One of the most common pieces of advice people will give you for your shyness or social anxiety is to “fake” confidence.
They’ll tell you to “act as if” you weren’t shy, nervous or anxious.
They’ll say stuff like “Don’t be shy, just pretend to be confident.”
Yeah, easy for them to say.
I don’t know about you, but if I had been able to act totally normal and confident despite my social anxiety, then I would have already been doing it.
Whenever I got that type of advice I would think to myself sarcastically: “Oh, wow, thanks. I don’t know how I never thought of that myself. Why haven’t I just pretended to be confident all these years. Gosh, it’s all so simple now. All these years struggling with my social anxiety and shyness and all I had to do was PRETEND all this time? You’ve really helped me out here.”
Just like most bad advice socially anxious people get, the idea that you can “fake” confidence generally assumes that YOU are the one in control of your emotions and feelings.
In reality, the opposite is true. Shy and socially anxious people are the way they are because they really have no control over their emotions.
This means that they have almost no success trying to “force” themselves to feel confident.
Being Controlled By Your Emotions
Since shy and socially anxious people really can’t control the emotions they feel, they end up being controlled by their emotions. When you are controlled by your emotions, you start doing things like:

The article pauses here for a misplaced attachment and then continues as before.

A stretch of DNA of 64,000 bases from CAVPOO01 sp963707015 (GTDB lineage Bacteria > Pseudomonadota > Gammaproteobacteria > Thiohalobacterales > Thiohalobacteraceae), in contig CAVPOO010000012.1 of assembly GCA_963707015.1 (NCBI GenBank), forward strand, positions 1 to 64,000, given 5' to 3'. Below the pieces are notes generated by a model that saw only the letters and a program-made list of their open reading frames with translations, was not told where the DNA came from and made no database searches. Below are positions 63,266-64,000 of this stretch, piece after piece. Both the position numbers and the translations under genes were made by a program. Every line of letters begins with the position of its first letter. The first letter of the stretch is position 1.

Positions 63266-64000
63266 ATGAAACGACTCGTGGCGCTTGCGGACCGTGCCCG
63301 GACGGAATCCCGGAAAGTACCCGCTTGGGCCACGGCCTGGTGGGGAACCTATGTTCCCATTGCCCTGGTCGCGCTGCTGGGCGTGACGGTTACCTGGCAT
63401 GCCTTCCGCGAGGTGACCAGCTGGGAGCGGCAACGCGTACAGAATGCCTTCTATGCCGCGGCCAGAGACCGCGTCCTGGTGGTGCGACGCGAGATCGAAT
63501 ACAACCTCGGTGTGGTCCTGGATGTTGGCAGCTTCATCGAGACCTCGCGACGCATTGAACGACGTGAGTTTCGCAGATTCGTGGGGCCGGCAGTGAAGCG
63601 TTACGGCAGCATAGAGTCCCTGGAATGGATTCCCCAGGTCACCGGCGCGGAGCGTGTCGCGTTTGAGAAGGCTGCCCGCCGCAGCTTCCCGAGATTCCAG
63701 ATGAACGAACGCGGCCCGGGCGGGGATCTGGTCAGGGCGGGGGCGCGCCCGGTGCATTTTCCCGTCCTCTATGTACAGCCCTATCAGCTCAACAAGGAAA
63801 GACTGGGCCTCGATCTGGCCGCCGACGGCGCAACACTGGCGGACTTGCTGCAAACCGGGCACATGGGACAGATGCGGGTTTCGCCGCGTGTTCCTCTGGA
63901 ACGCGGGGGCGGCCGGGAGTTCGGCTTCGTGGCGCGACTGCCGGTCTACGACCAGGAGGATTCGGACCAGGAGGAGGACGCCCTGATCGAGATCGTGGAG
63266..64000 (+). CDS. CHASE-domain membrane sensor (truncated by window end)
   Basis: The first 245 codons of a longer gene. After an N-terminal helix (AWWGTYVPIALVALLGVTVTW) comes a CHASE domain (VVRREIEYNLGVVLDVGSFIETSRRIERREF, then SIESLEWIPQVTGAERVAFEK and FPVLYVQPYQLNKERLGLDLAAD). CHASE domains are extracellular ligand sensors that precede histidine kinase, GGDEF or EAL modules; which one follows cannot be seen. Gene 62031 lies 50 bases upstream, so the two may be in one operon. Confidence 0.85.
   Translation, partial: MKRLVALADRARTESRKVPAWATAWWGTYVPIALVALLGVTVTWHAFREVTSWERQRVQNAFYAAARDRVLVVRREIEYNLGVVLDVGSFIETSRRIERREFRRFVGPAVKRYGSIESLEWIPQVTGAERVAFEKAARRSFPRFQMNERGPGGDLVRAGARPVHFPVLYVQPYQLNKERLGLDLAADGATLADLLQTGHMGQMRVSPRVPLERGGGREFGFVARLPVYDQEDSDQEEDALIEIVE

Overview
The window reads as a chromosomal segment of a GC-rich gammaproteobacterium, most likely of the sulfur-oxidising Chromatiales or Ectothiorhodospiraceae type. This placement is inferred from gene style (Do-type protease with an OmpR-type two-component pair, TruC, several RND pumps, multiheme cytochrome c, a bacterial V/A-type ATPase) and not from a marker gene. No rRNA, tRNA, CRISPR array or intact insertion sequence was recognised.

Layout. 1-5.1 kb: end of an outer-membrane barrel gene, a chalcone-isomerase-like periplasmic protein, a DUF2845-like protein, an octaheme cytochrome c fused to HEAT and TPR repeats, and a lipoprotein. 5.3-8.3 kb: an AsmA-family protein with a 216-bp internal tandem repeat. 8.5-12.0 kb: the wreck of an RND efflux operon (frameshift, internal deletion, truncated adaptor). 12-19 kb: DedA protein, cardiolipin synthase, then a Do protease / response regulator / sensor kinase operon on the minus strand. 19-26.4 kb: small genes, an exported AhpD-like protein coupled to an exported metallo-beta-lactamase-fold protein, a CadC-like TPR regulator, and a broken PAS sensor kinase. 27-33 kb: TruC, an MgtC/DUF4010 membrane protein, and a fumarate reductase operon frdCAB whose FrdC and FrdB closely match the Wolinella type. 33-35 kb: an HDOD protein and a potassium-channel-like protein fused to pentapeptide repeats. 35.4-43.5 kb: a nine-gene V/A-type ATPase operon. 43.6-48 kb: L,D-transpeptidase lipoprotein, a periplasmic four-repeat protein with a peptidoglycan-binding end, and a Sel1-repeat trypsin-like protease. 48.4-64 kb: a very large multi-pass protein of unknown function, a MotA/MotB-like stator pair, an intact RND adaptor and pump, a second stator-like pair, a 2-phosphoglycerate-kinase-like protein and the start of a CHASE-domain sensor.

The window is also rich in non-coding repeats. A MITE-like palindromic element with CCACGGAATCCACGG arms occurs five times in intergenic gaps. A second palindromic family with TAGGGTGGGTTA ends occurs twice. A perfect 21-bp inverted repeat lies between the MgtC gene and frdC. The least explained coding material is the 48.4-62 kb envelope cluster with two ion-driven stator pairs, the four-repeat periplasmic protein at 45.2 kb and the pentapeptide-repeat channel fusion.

- Avoiding people who make you feel shy or nervous
- Avoiding public speaking because you feel anxious
- Not raising your hand in class because you feel afraid
And the worst part is, all this avoidance of your fear is actually making it worse. The more you avoid something, the more the fear of that thing builds up in your mind. That’s why I always tell people with social anxiety that cutting down on their avoidance behaviors is one of the first steps to getting better.
Acting in spite of fear is one of the things ANYONE who has overcome shyness or social anxiety has had to do. But, in order to act in spite of fear, you first have to have some control over your emotions. If your emotions control you, then you will just do what they tell you to: run away, avoid, hide.
Now, don’t get me wrong. Whenever I used to be shy I HATED being told to “just do it”and to “face fear,” but now that I look back, I realize that it was an absolutely essential part of getting over my social anxiety.
So when other people tell you to “fake” confidence, they are trying to help you control your emotions so you can get better. Unfortunately, nobody can truly control all of their emotions. And socially anxious people are the WORST at it.
(Well, maybe some Buddhist monks can, but I’m willing to bet you don’t want to move to the mountains and meditate every day.)
Okay, let’s get back to reality here.
It’s great for you to sit here now and read that you have to “act in spite of fear,” but what’s gonna happen once you get off the computer and go back to your life?
Chances are, when it comes time to “act in spite of fear,” you’ll fail.
You WON’T DO what you set out to do.
- You won’t raise your hand in class,
- or approach that attractive lady,
- or join Toastmasters to practice making speeches
And the question is: Why?
Why is it that all the advice out there that tells you “face fear” and “just ACT confident” FAIL MISERABLY when it comes to THE REAL WORLD?
Why Is It So Hard To Face Fear?
The reason why is because fear is the brain’s reaction to danger. When your brain thinks there is a threat to your survival, it immediately makes you feel fear, nervousness and anxiety.